I am a left winger, so I have no reason to try to excuse the statements made by the the far right, but your generalization is so far off the mark, that I simply have to speak up.
      Obviously there are racists in Denmark, just like in any other nation on the planet. Calling Denmark “The most racist country..” just shows your own ignorance though. We’re not even close to being able to claim that title. It’s simply based on your own personal opinion/guess.. Nothing else.

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      • I have to confirm that Denmark is a racist country under the appearance of a friendly and jovial place to live. This is not only personal experience, as there are many people who know the truth. Immigrants are discriminated and the Denmark Nation is above all. But yeah, let’s keep the appearance clear and be proud to be “the happiest country in the world”. Give me a break…

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  4. Denmark is for sure not a happy country.
    They drink and smoke weed alot and this is maybe why the study revealed them as being happy.
    You can find nice people, but because they lack curiosity, they don’t evolve by sharing knowledge with other cultures.

    I got here for study and I’m dissapointed .
    I believe the government ordered this review as Denmark being a happy country in order to get tourists, but the population was not prepared for foreigners.
    The education is poor, they just advertise that as well only to get long term tourists.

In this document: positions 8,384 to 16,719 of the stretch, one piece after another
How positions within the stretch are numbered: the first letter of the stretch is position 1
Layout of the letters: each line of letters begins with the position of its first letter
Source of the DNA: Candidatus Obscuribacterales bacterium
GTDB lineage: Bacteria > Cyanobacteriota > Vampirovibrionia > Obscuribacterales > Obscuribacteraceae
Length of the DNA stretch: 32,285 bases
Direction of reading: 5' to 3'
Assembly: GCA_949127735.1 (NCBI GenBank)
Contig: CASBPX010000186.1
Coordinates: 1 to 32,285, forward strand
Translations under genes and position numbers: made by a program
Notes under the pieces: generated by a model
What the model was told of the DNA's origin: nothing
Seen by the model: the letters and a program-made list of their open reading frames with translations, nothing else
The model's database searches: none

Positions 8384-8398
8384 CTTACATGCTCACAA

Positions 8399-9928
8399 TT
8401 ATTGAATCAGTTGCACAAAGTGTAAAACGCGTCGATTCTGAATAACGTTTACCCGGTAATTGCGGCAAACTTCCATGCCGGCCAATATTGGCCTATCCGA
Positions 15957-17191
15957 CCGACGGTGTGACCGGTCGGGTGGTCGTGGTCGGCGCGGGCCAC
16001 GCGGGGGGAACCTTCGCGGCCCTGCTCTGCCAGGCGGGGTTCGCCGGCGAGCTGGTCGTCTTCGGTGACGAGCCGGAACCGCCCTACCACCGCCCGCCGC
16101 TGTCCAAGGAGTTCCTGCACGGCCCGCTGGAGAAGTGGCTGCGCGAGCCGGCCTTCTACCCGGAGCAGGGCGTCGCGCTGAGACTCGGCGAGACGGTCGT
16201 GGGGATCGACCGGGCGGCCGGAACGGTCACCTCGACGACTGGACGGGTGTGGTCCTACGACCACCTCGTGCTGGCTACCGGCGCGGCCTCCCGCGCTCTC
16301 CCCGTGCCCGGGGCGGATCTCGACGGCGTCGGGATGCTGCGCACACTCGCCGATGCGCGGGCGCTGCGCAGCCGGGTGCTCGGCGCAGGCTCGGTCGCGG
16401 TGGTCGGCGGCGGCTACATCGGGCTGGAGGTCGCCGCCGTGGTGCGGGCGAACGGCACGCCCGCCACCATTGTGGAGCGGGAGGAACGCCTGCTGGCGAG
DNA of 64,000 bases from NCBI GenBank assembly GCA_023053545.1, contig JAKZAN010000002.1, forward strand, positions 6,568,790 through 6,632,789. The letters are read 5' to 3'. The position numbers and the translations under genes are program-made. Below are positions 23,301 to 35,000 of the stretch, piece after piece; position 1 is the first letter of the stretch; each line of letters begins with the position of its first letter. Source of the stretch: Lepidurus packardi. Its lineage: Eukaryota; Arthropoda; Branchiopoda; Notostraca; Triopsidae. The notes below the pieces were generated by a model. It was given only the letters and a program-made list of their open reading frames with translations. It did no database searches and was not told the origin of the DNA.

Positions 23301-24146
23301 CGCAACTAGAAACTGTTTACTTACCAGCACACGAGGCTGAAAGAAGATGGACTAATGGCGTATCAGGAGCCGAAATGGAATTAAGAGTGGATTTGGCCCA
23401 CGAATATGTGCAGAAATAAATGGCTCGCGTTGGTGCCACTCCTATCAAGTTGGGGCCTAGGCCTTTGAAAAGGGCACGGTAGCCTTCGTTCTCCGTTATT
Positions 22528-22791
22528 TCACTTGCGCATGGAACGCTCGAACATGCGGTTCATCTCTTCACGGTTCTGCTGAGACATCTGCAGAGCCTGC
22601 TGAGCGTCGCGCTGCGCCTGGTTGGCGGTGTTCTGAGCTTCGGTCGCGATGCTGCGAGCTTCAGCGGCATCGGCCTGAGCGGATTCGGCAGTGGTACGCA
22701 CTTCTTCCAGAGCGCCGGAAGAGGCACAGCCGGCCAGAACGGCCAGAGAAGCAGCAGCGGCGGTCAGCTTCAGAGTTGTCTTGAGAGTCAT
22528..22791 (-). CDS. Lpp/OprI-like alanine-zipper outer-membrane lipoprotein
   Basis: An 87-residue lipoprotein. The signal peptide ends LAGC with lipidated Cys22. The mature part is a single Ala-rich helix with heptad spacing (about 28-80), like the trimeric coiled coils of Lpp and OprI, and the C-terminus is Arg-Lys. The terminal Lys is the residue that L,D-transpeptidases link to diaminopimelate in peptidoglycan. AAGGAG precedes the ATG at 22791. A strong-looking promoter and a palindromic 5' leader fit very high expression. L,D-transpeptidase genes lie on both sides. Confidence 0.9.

If we calculate for 10 000 students * a minimum expenses 6 000 dkk / month that gives 8 055 120.12 Euros (10 656 923.71$ US Dollars) per month. And Denmark currently (2012) has aprox. 15 000 foreigner students and aprox. 7000 exchange (1 semester).Also this calculation does not include the university fee and neither the flits home-Dk.
    So they make lots of money and the education is not as good as advertised.
    Plus the population is not aware of the moves of the government and they tend to have the attitude as we would come here to occupy their country.
    They were smart to implement this idea in order to get money from others, but is sad they made us come to study here and live the worst days of our lifes.

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    • Well, thank you for making us all look the same,
      Yes, we drink alot but it’s not NEAR to be many who smoke weed..
      I was amazed by how exited he was for our country, to be honest, I don’t think it’s that good either but I love being here..
      We’ve just got the rights to be who we want. I’ve met so many nice people and there’s not a single one at my high school who’s getting bullied, we help each other in our class eventhough we’ve only been together for 3 months, we respect each other..
      So please don’t talk bad about a country and don’t speak about things you don’t know anything about..

      Like